The Decade-by-Decade Guide to Exercise
With the 30s, you start noticing that weight doesn't come off quite as easily as it used to. This is because after age 20, your basal metabolism drops by 1 to 2 percent every decade, and as lean muscle decreases and body fat increases, you don't need as many calories to sustain yourself. "Exercise is the number one form of preventive medicine," says Jillian Michaels, who is in her 9th season of NBC's The Biggest Loser and is the author of Winning by Losing: Drop the Weight, Change Your Life. "You won't see that big a difference between 31 and 39 if you've been living a healthy lifestyle, but if not, you'll see a huge difference in muscle tone, weight, and shape."
In this decade, experts agree, keeping fit means working harder. Jenkins favors circuit training—a series of resistance and cardio exercises done swiftly and back-to-back. But however you do it, Michaels advises strength training each muscle group twice a week with two days of rest between sessions. Don't stick with heavy weights/low reps or low weight/many reps, she says; switch it around to keep your body from getting used to the routine. One day of rest a week is crucial.
After pregnancy a program like Pilates can be invaluable in "pulling everything back in and up," says Brooke Siler, whose re:AB studio in New York City has attracted famous figures like Amber Valletta, Madonna, and Liv Tyler. "I especially like exercises that involve standing, because they teach you to fight what nature wants you to do, which is slump," says Siler, the author of The Pilates Body. One of the best antigravity moves, she says, is to stand with heels together, big toes two to three inches apart. Drawing your lower abs and inner thighs in and up, rise onto the balls of your feet, making sure the heels stay glued together. Now slowly bend the knees into a plié, keeping the tailbone straight. Lower your heels to the floor and slowly straighten legs, drawing together your inner thighs and pulling up deeper into your abdominals. Do five reps; then reverse the sequence for five more.
Now is the time to make good fitness habits a part of everyday life. "You always want to be standing instead of sitting, taking stairs instead of elevators," says Siler. "I'm constantly aware of how I sit and stand and walk down the street. I'm forever pulling in and up. These invisible workouts are really important for a woman in her 30s. It's how you start preparing your body for what's to come."
In Your 40s: One hour of weight training 3 days a week if you do your whole body at once (4 days for half an hour if you split it up), plus 45 minutes of cardio five days a week (it's more than in the 20s and 30s but with less impact and intensity). Take one day off.
This is the decade of the triple whammy: gravity, hormones, and yet more slowing of metabolism as lean muscle mass continues to decrease and body fat increases. Even women who don't put on a pound may expand, according to Pamela Peeke, MD, author of Body for Life for Women. "After 40 and certainly after 50, virtually all women find that they gain fat more easily in the torso—below the bra, through the triceps area, on the back, and in the belly," she says. "You're not doing anything wrong; your body composition is changing."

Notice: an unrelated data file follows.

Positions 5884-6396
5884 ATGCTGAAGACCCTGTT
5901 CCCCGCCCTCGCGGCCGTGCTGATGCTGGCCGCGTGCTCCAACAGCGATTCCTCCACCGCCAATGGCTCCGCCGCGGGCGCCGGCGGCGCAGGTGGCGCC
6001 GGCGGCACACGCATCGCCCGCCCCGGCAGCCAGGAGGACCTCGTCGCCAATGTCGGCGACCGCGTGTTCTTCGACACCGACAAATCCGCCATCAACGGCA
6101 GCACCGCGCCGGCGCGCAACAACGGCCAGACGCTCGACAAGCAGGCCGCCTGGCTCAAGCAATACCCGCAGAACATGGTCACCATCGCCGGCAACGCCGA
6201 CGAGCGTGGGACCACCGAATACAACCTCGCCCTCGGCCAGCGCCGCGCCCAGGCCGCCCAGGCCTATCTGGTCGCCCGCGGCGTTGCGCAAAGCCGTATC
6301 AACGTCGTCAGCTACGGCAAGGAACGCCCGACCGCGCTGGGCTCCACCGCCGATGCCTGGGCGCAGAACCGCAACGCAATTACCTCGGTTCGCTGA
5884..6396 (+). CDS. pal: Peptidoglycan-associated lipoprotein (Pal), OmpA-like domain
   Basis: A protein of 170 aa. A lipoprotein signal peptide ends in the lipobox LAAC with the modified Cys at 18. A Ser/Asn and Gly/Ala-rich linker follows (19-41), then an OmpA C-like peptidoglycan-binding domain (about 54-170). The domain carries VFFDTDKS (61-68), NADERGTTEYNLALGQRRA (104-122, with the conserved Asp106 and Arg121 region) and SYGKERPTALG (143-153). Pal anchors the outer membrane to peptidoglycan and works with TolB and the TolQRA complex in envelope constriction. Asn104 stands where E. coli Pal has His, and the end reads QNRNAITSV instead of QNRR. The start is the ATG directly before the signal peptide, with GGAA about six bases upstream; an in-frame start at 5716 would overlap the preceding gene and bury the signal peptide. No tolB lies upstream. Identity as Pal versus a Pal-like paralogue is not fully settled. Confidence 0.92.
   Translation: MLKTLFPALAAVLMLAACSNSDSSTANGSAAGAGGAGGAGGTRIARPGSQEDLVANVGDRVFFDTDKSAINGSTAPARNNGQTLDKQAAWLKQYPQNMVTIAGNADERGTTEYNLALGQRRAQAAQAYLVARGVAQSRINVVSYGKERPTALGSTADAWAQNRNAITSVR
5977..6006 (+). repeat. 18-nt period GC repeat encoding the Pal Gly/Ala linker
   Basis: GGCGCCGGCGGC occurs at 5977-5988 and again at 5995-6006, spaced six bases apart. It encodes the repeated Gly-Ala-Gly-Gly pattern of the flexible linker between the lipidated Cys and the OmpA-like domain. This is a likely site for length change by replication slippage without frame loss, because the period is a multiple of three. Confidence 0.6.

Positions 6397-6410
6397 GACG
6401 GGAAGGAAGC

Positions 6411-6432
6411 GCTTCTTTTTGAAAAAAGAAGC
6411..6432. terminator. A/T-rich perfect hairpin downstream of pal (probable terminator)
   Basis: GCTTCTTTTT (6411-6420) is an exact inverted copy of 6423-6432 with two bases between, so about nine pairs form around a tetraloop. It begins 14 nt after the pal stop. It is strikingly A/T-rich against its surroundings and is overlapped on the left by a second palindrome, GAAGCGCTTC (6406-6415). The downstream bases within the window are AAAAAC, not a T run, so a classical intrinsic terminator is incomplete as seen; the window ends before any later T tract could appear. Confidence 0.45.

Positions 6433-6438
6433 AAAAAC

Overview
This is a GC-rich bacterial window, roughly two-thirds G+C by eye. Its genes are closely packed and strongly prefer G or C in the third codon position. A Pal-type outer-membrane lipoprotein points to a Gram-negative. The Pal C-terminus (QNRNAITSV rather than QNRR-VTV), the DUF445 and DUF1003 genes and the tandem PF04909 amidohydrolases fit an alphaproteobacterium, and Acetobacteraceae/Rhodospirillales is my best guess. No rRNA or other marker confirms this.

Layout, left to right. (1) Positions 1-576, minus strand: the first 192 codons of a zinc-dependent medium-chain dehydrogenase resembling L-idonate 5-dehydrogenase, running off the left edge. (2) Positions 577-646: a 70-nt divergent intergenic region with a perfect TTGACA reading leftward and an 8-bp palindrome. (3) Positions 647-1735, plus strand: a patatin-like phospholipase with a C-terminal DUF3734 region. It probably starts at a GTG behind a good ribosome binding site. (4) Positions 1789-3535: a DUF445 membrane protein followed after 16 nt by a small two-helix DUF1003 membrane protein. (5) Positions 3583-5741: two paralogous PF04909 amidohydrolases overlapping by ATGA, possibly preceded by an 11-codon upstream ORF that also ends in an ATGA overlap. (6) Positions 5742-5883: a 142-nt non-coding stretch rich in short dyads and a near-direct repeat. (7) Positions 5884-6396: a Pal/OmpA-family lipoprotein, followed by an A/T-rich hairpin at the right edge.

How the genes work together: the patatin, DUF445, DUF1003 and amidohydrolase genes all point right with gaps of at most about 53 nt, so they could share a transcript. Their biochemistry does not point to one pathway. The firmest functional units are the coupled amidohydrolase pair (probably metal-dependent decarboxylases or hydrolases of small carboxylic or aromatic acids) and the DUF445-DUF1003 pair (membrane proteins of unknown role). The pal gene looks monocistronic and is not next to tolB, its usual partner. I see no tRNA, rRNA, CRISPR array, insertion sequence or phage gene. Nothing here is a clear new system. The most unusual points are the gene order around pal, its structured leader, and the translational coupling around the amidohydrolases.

Cardio work at least three days a week is still important for keeping weight under control, but resistance training is crucial now. "Women should be doing more weight training—and really going for it," says New York City–based celebrity trainer Kacy Duke, who is in her 40s. "You have to find the time to do it consistently and train hard." If you're just starting, says Peeke, "you must learn proper form—take a class, get a trainer, make sure someone is there to correct you so you don't get hurt. And add intensity. If you're doing a biceps curl, tense the biceps—squeeze them—as you lift. Just when you think you're all the way up, push another 10 degrees."
Certain body parts may call out for extra attention. "Pilates can help some with the midsection," says fitness veteran Karen Voight, who teaches and writes a workout column for the Los Angeles Times. To tone the back of the upper arm, she instructs, "get on all fours in a bent-knee push-up position, with fingers facing forward and hands directly under your shoulders. Make sure your elbows point backward when they bend, and lower only halfway, which works the muscle but avoids strain on the joints." Then there's the butt. "For that," says Voight, who is in her 40s, "I'd try squats with weights or stair-climbing. Exercise is different at this age, because everyone has some aches or pains. I hold positions longer and do things more slowly and with more control. It's about precision and form, not quantity."
It's also about enjoyment. "I find exercise that's satisfying on a deeper level," says Donna Richardson Joyner, creator of the video Sweating in the Spirit and a recent appointee to the President's Council on Physical Fitness and Sports. "It's not just about moving my body—it's about strengthening my mind and my spirit."
Your 50s and 60s: Aches and pains shouldn't be an excuse for giving up on exercise